‘Ruined’ by rent control
Landlords may lose home
By ANNIE KARNI
Posted:2:37 AM, May 6, 2012
The lawsuit that almost overturned the city’s rent-control laws only succeeded in upending the lives of the Upper West Side couple who brought the case.
After the Supreme Court refused to hear New York’s highest-profile lawsuit challenging rent control, landlords James and Jeanne Harmon said they may have to sell the five-story town house at the center of the battle — a brownstone their family has called home for three generations.
The case has been costly. The couple had to put off retirement, they cannot provide homes for their grandchildren and they are treated like pariahs by some neighbors on West 76th Street.
“We feel total uncertainty about the future at age 69,” James Harmon, a Vietnam veteran and former federal prosecutor, told The Post. “This was devastating to our family because the house is part of our family. This is the place I grew up, and this is the place my mother died. We should be able to keep this house, but we don’t know if we can continue to do that.”
Harmon argued the city’s 43-year-old rent-regulation laws violated the Fifth Amendment, which protects private property from seizure for public use without “just compensation.” Harmon claimed the rent law denies him that compensation, forcing him to bankroll the lifestyles and second homes of his tenants.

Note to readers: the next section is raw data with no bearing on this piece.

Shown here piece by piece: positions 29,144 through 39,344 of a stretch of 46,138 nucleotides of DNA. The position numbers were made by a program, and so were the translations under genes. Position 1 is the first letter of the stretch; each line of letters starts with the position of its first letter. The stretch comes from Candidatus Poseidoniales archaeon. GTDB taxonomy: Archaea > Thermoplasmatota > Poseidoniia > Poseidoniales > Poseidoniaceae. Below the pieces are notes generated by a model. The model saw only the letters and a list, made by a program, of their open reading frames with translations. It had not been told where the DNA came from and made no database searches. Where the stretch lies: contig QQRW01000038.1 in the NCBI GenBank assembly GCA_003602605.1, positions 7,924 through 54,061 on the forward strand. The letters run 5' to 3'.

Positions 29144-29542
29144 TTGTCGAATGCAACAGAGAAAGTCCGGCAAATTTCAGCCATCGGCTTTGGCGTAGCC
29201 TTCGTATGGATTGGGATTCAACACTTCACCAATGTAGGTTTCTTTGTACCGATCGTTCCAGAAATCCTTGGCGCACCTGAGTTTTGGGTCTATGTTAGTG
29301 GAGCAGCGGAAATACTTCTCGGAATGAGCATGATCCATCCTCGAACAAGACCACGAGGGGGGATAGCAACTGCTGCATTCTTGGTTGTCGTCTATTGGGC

The Harmons occupy an elegant one-bedroom apartment on the building’s parlor floor. They rent six one-bedroom units: three at market value and three at rent-stabilized rates 59 percent below market.
The Harmons moved into the building in 2005, after they took out a $1.5 million mortgage to buy Harmon’s brother’s share of the building they inherited.
On top of the 30-year mortgage payments, the Harmons fork over $58,300 a year in property taxes and about $3,000 for water, according to documents. The three rent-regulated tenants — one of whom, Nancy Wing Lombardi, owns a Southampton summer house — pay about $1,000 a month.
All of which leaves the Harmons cash poor, they claim. “I think we could do OK if we could just get the market rent for those apartments,” said James Harmon.
Most painful for the family is the occupation of 4F, where regulated tenant Cheryl Mervine has lived for decades.
When their granddaughter was sick with a life-threatening disease, the Harmons attempted to “retake” the unit for the family’s use. When their granddaughter relapsed and left the city, they tried to claim the apartment for their grandson, a recent Fordham University grad earning close to minimum wage, but city Housing Court ruled against them, and Mervine declined to budge.
“The moral judgment is this: Am I a self-respecting person that would allow a family to use its own home, or am I the kind of person that’s going to leech off of that family for the rest of my life,” said Harmon bitterly.
Mervine declined to comment.
Harmon said the lawsuit has also created tension with neighbors on the block where he grew up.
One neighbor photographs him as he comes and goes. “It’s a whole different tone now that I started the case,” said Harmon.
“We’ve been battered and we’re on the ropes,” said Harmon. “I want to be right in the middle of this fight, one way or the other.”